Stanford Blood Center’s Special Donations department is a small office of four cubicles. A large whiteboard takes up an entire wall of the room, and is covered in meticulous handwriting in a rainbow of colors. A good portion of the board is devoted to a numbered list of patients and their blood type. The #1 spot is held by a long-time patient undergoing regular transfusion therapy for sickle cell disease. This patient has a very rare antigen, and requires a specific phenotype match for transfusion. Next to the patient’s name is another name – a donor’s name – and this top row hasn’t changed in years.
“When the patient comes in, we call the donor, and she comes in, too,” says Lupe Alcantar, Special Donations Specialist. “She is the only donor we can get blood from for this patient. She keeps her alive.”
This is just one example of the work done by the Special Donations department. The job of this trio is to find the right product (red cells or platelets, for example) for the right patient at the right time. To do this sometimes requires matching donors to patients based on phenotype (for red cells) or HLA type (for platelets).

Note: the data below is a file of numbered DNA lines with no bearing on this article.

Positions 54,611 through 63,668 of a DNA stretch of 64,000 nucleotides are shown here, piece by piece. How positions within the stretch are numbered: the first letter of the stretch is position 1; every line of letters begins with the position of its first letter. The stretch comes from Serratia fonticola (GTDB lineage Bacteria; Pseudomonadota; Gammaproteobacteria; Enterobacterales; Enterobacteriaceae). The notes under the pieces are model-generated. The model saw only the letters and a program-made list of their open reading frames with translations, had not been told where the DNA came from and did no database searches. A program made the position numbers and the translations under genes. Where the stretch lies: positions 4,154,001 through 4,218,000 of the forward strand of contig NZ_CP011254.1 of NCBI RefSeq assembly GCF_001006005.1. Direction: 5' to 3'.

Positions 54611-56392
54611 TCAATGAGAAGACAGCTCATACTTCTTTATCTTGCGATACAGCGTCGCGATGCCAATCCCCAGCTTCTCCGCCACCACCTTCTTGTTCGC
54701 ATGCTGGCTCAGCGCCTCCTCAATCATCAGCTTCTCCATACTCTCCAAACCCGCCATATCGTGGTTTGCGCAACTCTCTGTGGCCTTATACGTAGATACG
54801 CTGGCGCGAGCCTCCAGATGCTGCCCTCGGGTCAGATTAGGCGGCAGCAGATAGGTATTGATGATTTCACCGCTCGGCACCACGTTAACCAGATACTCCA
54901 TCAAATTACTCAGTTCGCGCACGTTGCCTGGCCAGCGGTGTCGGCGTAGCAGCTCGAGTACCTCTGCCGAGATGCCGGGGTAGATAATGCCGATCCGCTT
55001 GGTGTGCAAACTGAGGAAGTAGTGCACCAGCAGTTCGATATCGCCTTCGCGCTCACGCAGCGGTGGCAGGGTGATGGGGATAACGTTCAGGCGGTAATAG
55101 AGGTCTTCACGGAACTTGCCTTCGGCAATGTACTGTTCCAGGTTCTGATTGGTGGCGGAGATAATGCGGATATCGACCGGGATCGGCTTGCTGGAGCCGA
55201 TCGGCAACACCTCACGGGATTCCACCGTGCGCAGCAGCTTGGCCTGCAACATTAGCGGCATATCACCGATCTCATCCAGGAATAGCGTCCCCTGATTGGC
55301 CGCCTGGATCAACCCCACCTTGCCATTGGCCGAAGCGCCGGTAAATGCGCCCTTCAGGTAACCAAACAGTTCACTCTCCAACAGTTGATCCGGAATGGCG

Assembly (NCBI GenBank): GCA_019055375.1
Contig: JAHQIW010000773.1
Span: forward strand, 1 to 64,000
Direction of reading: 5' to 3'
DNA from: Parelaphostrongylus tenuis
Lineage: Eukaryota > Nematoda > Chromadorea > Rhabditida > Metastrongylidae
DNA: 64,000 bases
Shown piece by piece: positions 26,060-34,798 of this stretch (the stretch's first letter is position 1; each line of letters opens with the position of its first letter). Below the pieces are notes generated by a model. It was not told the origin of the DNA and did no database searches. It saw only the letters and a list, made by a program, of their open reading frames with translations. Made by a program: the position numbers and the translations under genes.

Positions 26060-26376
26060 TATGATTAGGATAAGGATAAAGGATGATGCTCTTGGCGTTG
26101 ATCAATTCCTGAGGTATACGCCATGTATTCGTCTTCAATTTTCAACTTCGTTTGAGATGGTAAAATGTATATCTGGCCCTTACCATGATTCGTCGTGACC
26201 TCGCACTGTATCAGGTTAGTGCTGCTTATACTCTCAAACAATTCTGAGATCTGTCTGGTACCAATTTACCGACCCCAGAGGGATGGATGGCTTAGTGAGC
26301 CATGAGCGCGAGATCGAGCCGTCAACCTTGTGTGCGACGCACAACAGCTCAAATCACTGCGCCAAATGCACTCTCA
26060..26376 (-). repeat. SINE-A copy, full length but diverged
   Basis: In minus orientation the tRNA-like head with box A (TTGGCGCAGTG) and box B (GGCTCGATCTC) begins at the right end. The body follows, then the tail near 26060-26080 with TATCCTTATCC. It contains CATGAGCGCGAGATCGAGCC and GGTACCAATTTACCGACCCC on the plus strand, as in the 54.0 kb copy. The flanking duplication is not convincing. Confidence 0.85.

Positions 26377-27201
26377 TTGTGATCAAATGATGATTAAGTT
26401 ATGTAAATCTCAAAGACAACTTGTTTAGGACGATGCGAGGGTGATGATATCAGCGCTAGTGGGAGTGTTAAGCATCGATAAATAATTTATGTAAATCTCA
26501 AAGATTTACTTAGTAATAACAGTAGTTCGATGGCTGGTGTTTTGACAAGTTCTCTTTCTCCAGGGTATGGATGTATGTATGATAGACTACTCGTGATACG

Most patients can receive blood products from community donors; but when a patient isn’t responding to treatment through a community blood donation, a more specific match is needed. Beyond the ABO/Rh blood group system there are minor blood types, and these hold the secret to finding the right donors to call upon for a patient’s red cell transfusion.
All red cells have antigens on the surface. An antigen is a protein or carbohydrate substance that is recognized by the body as foreign that stimulates an immune response. If a patient is missing an antigen that most donors have, there is the potential for transfusion complications if the minor blood type is not matched.
When platelets are needed, an HLA match might be in order. HLA, or Human Leukocyte Antigens, are found on the surface of white cells. Patients in need of HLA-matched platelets include those in treatment for cancer, blood disorders, or aplastic anemia. In these cases, a tube of blood is taken from the patient, tested, and then our existing database is searched for a match.
These database searches are made one patient at a time, in a small office at Stanford Blood Center. If Lupe calls, you might be a match!